Since the NAC (or National Action Charter) gave a kick start to nationwide reforms the economy in Bahrain has grown three times larger, according to a well known economist.
Dr Yousef Mashal, chairman of the BEDS (or Bahrain Export Development Society) states that the GDP of Bahrain grew from BD 3.25 billion (or $8.6 billion) in 2000 to BD 11.26 billion (or $29.8 billion) last year.
Net growth of the GDP has increased over the past decade, reaching 6.3 percent in 2009 up from 4 percent in 2000.
It was expected that this figure would hit 7.5 percent in 2010, but Mashal noted that the worldwide financial crisis stifled growth, which only hit 4.5 percent last year.
In response to the NAC, Dr Mashal stated that the industrial production in Bahrain grew more than twice the size, reaching 6.9 percent in 2010 up from 3.4 percent in the year 2000.
Exports in the nation rose significantly, going from BD 1.24 billion (or $3.3 billion) back in 2000 up to BD 5.85 billion (or $15.5 billion) in 2010. Imports rose to BD 5.38 billion in 2010 (or $14.25 billion), up from BD 1.32 billion back in 2000 (or $3.5 billion).
Dr Mashal commented to the GDN (Gulf Daily News) stating that reforms and the NAC have created an attractive climate for businesses in Bahrain.
Back in 2000 the imports of Bahrain were higher than the exports, creating a trade deficit. Currently, there is a surplus in Bahrain that helps them rank 75th in the world for trade balances.
There is a more liberal economy in the nation now, with competition, lower taxes, value-orientation, full business and property ownership and a currency that is freely converted.
The NAC, stated Mashal, has been instrumental in securing and stabilizing the investment environment and allowing the nation to become the most established hub for business in the Gulf region.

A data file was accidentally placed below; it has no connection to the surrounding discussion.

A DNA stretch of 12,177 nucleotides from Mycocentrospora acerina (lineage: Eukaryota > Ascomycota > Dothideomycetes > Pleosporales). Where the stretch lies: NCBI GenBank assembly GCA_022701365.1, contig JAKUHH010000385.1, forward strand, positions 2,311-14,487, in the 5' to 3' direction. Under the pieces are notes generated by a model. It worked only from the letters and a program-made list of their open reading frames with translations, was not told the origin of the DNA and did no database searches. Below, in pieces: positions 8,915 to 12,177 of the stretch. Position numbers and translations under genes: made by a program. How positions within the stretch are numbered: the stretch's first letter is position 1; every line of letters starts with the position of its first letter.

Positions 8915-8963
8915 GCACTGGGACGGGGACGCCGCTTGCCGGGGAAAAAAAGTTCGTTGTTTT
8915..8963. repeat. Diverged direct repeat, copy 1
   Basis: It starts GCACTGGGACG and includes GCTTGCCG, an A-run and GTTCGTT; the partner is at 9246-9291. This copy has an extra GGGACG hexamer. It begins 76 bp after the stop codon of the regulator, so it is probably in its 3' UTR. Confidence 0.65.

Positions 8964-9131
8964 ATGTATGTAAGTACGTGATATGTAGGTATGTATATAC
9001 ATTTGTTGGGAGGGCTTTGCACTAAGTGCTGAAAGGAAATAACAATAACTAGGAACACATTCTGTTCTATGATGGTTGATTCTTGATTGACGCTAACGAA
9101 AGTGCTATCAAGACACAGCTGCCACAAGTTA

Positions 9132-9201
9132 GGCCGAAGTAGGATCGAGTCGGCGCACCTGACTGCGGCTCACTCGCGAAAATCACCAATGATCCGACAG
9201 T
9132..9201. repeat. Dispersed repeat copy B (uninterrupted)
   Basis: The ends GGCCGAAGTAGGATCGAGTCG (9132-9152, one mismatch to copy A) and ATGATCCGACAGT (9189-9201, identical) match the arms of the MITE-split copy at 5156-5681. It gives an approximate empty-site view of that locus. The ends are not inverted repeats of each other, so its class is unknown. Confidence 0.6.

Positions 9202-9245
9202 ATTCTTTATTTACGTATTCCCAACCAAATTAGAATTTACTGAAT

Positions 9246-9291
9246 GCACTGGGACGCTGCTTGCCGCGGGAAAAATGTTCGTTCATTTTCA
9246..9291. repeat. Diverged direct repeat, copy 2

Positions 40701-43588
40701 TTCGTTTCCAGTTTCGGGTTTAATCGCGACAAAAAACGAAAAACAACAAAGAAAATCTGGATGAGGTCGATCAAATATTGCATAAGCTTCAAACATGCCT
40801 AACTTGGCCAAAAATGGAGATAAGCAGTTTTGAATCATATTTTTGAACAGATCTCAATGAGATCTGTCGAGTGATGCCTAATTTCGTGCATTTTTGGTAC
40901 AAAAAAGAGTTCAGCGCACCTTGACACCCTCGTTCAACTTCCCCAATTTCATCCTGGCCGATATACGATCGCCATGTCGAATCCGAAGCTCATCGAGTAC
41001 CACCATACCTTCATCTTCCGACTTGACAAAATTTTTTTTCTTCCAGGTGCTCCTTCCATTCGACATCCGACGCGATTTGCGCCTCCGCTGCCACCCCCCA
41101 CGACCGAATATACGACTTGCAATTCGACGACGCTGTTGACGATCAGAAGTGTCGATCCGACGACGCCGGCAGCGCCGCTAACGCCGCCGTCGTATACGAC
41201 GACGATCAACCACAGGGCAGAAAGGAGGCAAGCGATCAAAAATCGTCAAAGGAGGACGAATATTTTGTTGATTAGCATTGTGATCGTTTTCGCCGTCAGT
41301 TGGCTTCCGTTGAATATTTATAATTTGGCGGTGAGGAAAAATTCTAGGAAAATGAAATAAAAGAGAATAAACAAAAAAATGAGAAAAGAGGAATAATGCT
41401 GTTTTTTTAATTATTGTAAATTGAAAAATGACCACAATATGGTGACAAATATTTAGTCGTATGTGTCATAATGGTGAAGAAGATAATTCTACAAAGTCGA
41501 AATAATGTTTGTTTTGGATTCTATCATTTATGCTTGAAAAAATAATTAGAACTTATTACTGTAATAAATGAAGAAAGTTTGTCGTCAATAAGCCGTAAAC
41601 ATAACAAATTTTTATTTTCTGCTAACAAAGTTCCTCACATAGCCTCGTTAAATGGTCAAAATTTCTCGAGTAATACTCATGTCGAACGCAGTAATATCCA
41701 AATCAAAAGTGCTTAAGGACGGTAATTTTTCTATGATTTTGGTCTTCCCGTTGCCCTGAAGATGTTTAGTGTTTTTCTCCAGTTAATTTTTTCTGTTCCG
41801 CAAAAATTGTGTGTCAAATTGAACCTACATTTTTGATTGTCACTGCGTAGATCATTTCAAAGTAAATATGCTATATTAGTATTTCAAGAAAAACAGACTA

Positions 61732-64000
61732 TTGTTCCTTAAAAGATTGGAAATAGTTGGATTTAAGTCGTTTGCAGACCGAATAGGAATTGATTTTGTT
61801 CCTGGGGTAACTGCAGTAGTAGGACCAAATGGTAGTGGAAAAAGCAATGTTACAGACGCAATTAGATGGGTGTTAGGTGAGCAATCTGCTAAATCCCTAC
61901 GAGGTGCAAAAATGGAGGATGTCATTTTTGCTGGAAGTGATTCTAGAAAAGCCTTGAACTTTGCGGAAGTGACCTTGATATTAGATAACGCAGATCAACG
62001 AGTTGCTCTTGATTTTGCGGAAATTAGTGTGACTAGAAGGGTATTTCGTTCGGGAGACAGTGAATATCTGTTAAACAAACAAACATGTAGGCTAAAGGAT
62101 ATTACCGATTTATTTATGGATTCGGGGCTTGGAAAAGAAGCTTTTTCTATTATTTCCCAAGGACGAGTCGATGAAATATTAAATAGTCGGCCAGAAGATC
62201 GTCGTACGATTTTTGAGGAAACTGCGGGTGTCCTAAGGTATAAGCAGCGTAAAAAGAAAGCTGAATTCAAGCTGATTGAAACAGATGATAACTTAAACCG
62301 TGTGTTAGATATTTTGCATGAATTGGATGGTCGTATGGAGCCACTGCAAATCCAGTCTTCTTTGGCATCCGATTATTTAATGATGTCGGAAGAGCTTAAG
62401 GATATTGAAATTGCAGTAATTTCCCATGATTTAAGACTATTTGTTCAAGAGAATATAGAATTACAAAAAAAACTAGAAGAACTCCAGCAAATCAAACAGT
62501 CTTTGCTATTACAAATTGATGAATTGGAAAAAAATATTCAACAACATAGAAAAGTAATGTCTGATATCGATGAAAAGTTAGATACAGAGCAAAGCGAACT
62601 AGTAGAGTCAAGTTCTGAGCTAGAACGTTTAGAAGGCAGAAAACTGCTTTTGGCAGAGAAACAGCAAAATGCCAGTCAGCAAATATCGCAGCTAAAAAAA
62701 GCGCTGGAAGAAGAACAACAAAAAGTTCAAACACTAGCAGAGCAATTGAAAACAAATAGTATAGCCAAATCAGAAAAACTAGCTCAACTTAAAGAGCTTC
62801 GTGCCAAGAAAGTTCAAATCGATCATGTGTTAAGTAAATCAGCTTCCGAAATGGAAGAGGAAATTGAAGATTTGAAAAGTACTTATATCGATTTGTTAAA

There is a mature infrastructure for both legalities and administration, offering peace of mind and security to investors as they look to Bahrain as a potential place of business.
Dr Mashal stated that investors appreciated the transparency and the reforms already in place that were not driven by political motives, but by economic growth over the coming years.
Investors can see that Bahrain’s leader is courageous, determined and puts both political and economic reforms and a vision for the future in the driver’s seat. This is all positive and appealing to those investors who are looking for assurance of a good investment decision, according to the chief executive director of the Mashal Group.
The average Bahraini has also felt the effects of the economic growth as GDP per capita climbed from BD 5,170 (or $13,700) back in 2000 to reach BD 12,580 (or $33,300) in 2009, according to Mashal. GDP per capita is the figure for the average annual income per person.
Mashal stated that even if the Bahraini people look over the last decade and do not recognize the progress, the figures show that economic growth has sustained the delivery of services to a population that grew from 512,000 back in 2000 to over 1.2 million in 2010.
He also noted that these changes tend to take a generation to be felt accurately, as people realize they are living within a higher bracket over that time period.
This is one reason why reform continues to be needed and worked for.
Mashal stated that although there have been many achievements reached in the last decade, the developments will not halt and the daily processes of hard work and reform will not come to an end. They are passed on from generation to generation, driving the movement in the economic bank and benefiting the entire nation.Paul Holdsworth, Staff Writer, Gulf Jobs Market News